Intensity >= 0.98 : -0.07 (1754/0.47) [853/0.48]
    Size of the tree : 3


    or to simplify, for each leaf we have

    Condition : A (B/C) [D/E]

    I'm guessing that:

    A is the label or predicted class
    B is the number of training samples found at this leaf and used to calculate the statistics
    C is the RMSE (root mean squared error) when 'A' is used as the prediction for the B samples,  divided by the global absolute deviation

    ... but I don't know what D or E are...

    Any help would be appreciated.
    Thanks!
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    landland RapidMiner Certified Analyst, RapidMiner Certified Expert, Member Posts: 2,531 Unicorn
    Hi,
    I'm sorry, but I'm completely unfamiliar with the weka learners. Unlike Ingo I don't even have the source code to take a deeper look into. Did you search on the Weka Mailing list for informations about that?

    Greetings,
      Sebastian
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    radoneradone RapidMiner Certified Expert, Member Posts: 74 Guru
    The code is the following in the case of numeric values:
    0410:                        buffer.append(" : "
    0411:                                + Utils.doubleToString(classMean, 2));
    0412:                        double avgError = 0;
    0413:                        if (m_Distribution[1] > 0) {
    0414:                            avgError = m_Distribution[0] / m_Distribution[1];
    0415:                        }
    0416:                        buffer
    0417:                                .append(" ("
    0418:                                        + Utils.doubleToString(
    0419:                                                m_Distribution[1], 2) + "/"
    0420:                                        + Utils.doubleToString(avgError, 2)
    0421:                                        + ")");
    0422:                        avgError = 0;
    0423:                        if (m_HoldOutDist[0] > 0) {
    0424:                            avgError = m_HoldOutError / m_HoldOutDist[0];
    0425:                        }
    0426:                        buffer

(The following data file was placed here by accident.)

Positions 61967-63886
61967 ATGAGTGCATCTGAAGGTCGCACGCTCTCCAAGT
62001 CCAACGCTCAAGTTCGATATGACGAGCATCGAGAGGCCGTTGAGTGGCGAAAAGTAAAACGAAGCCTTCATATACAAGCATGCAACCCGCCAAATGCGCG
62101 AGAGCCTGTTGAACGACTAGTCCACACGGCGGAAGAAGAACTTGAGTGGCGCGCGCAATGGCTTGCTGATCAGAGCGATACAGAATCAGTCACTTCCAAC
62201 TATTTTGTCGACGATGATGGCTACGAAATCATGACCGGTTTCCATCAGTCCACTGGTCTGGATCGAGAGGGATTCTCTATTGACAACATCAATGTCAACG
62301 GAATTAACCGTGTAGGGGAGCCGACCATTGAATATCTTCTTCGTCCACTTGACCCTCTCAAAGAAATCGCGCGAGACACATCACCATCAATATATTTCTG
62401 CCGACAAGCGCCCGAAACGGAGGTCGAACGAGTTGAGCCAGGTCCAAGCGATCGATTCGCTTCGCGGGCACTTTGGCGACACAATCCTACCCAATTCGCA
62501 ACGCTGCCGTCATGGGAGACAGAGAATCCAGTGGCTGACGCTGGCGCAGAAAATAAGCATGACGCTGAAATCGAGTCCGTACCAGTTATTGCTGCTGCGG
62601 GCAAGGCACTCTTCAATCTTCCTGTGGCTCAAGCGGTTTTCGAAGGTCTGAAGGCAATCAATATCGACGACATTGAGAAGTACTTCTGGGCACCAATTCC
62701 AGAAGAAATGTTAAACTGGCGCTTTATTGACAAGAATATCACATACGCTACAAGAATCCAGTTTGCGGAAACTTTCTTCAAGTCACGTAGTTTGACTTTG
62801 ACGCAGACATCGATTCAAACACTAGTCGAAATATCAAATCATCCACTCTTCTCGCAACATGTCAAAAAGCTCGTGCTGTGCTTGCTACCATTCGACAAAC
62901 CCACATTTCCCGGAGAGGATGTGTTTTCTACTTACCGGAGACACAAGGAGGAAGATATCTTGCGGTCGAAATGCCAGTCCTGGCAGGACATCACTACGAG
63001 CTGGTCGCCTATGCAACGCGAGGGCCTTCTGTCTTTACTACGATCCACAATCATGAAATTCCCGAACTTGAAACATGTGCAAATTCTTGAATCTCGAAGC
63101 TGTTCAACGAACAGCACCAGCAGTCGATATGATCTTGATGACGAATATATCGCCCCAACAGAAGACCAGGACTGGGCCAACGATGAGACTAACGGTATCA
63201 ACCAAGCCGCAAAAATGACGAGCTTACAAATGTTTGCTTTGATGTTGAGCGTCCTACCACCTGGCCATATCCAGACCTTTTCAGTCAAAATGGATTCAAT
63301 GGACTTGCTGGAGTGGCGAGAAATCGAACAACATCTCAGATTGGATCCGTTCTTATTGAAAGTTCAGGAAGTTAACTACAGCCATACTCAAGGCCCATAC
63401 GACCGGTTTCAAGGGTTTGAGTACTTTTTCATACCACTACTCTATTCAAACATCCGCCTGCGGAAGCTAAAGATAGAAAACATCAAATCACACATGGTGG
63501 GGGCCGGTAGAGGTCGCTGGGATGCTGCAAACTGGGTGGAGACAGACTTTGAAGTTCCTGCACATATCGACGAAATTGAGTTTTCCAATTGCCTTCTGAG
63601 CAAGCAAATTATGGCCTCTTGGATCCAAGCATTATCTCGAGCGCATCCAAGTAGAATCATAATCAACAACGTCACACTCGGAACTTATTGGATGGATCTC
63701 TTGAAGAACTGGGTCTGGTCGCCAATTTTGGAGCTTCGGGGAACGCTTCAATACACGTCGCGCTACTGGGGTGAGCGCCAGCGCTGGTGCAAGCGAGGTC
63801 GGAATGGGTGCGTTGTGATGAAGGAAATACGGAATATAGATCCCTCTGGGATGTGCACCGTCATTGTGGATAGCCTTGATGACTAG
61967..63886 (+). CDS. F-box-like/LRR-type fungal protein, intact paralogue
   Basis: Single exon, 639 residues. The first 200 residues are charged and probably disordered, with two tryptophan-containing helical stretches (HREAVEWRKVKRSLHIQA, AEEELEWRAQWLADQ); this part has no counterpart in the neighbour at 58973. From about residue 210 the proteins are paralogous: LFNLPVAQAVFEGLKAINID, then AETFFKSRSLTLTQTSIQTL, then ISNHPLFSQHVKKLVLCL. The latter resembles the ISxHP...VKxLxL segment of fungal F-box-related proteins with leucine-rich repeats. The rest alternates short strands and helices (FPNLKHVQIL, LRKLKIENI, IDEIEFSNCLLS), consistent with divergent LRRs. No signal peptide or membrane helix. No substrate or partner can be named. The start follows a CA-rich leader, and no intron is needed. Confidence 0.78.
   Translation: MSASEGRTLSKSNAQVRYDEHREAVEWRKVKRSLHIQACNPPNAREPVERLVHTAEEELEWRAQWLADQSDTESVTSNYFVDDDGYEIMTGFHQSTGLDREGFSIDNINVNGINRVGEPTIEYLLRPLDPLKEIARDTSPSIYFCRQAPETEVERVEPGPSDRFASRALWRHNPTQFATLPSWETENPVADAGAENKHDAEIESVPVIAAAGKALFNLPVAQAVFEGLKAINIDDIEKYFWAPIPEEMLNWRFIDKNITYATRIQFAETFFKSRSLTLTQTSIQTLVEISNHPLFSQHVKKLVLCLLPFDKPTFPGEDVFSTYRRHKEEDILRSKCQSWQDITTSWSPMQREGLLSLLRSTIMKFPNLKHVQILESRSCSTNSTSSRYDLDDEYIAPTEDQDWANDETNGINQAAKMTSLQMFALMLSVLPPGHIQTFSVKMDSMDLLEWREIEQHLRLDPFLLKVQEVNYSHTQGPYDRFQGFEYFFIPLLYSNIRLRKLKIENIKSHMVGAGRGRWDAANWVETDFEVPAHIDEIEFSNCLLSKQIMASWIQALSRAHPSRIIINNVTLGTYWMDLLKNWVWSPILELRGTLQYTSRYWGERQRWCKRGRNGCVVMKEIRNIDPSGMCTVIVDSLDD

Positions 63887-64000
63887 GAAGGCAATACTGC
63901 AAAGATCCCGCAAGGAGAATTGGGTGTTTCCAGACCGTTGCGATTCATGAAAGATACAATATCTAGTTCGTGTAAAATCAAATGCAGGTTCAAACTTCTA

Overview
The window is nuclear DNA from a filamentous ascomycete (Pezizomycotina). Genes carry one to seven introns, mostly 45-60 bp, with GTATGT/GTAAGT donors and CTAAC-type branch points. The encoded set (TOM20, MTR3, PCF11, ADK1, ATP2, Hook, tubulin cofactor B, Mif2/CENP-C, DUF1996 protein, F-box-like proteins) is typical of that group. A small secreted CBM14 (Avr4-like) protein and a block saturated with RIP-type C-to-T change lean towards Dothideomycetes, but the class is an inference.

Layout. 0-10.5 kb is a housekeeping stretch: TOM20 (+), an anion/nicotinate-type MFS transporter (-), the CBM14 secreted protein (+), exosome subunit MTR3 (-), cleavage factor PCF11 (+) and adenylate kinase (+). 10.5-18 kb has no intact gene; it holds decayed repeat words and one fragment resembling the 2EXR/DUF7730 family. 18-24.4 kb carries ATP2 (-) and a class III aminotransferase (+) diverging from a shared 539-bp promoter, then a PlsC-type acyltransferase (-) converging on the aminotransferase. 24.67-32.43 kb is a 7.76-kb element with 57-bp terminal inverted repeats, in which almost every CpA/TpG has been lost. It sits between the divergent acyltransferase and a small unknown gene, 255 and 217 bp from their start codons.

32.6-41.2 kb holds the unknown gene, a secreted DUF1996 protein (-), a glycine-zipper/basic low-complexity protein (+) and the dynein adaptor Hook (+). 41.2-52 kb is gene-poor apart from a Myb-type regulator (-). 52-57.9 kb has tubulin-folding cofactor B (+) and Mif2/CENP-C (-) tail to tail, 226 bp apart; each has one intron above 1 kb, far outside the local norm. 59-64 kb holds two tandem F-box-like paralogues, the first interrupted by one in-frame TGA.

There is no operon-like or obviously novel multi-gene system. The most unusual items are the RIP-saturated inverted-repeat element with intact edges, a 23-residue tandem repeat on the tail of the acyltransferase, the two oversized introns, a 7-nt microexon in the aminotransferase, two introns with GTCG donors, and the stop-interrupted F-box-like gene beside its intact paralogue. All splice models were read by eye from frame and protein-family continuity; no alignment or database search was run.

0427:                                .append(" ["
    0428:                                        + Utils.doubleToString(
    0429:                                                m_HoldOutDist[0], 2) + "/"
    0430:                                        + Utils.doubleToString(avgError, 2)
    0431:                                        + "]");
    and the following in the case of nominal values:
    0440:                        return " : "
    0441:                                + m_Info.classAttribute().value(maxIndex)
    0442:                                + " ("
    0443:                                + Utils.doubleToString(Utils
    0444:                                        .sum(m_Distribution), 2)
    0445:                                + "/"
    0446:                                + Utils
    0447:                                        .doubleToString(
    0448:                                                (Utils.sum(m_Distribution) - m_Distribution[maxIndex]),
    0449:                                                2)
    0450:                                + ")"
    0451:                                + " ["
    0452:                                + Utils.doubleToString(
    0453:                                        Utils.sum(m_HoldOutDist), 2)
    0454:                                + "/"
    0455:                                + Utils
    0456:                                        .doubleToString(
    0457:                                                (Utils.sum(m_HoldOutDist) - m_HoldOutDist[maxIndex]),
    0458:                                                2) + "]";
    I would be honest if anyone can understand the code.